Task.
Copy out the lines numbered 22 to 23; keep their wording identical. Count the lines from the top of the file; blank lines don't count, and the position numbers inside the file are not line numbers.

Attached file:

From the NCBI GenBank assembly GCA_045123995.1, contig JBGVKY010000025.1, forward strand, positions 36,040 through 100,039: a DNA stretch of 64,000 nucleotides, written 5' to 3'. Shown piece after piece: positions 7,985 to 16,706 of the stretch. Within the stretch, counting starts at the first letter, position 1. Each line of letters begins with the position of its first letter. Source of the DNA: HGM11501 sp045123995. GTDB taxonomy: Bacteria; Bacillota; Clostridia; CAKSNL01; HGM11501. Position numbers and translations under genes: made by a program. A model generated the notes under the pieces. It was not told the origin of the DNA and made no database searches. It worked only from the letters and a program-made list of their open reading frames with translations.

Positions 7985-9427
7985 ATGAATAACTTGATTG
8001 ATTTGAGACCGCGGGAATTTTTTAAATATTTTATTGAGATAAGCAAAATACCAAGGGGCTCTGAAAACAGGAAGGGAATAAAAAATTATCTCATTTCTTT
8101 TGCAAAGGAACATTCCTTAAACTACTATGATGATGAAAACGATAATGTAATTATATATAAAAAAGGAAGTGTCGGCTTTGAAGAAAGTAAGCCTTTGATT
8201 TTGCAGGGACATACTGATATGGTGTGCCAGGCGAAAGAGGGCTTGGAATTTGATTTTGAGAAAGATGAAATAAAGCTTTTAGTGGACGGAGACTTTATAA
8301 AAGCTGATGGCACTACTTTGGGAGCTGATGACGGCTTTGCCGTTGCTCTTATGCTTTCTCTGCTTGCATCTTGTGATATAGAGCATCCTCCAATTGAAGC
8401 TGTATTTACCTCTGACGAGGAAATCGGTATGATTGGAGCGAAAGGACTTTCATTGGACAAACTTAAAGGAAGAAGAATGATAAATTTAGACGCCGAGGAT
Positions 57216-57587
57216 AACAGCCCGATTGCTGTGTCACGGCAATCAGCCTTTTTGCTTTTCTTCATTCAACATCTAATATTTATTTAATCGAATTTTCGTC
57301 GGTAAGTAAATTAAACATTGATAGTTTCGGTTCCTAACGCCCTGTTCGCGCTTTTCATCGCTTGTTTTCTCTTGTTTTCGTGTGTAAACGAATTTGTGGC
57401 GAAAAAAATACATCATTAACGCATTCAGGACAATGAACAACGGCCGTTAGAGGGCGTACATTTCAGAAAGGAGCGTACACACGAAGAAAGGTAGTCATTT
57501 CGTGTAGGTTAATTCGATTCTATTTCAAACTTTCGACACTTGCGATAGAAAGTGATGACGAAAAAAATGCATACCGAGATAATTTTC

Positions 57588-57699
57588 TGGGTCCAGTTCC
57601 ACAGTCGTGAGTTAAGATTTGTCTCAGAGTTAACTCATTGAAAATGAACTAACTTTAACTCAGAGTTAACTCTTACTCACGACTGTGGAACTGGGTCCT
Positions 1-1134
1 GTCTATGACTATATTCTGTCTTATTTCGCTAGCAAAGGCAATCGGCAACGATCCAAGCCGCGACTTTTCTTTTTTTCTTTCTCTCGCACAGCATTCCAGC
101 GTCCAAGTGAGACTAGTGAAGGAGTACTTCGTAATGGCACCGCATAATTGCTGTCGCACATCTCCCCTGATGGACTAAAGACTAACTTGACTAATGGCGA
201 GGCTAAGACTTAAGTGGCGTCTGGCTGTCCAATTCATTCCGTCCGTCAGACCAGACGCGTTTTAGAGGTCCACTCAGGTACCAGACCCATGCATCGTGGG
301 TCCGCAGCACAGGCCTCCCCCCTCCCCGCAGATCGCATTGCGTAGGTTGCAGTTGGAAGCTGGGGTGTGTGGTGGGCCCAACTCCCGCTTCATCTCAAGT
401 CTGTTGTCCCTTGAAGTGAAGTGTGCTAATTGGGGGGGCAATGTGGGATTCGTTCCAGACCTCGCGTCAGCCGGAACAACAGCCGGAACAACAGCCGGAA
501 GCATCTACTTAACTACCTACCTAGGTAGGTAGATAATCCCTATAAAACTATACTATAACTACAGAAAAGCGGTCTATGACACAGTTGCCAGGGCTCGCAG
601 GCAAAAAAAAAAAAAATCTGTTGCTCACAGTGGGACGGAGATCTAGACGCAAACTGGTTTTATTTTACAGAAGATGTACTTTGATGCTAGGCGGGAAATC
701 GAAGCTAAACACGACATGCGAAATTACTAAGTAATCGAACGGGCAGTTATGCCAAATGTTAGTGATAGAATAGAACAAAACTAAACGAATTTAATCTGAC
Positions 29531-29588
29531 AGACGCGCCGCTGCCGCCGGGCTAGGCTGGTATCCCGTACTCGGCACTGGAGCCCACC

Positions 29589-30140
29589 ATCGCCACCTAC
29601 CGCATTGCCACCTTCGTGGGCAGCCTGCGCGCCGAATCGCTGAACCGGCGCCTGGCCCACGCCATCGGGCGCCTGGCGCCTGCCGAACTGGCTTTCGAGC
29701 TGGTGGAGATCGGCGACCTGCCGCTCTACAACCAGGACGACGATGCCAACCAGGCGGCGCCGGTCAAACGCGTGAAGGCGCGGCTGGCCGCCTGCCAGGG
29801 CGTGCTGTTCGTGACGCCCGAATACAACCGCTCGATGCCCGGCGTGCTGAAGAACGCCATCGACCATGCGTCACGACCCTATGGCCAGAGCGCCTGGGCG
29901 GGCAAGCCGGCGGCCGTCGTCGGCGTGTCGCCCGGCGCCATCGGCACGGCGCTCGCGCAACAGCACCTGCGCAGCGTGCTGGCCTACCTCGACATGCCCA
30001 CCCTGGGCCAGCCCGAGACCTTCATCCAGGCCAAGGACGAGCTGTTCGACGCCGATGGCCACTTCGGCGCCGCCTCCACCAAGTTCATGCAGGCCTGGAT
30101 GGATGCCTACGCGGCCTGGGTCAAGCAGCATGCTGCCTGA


401 CTGTTGTCCCTTGAAGTGAAGTGTGCTAATTGGGGGGGCAATGTGGGATTCGTTCCAGACCTCGCGTCAGCCGGAACAACAGCCGGAACAACAGCCGGAA
501 GCATCTACTTAACTACCTACCTAGGTAGGTAGATAATCCCTATAAAACTATACTATAACTACAGAAAAGCGGTCTATGACACAGTTGCCAGGGCTCGCAG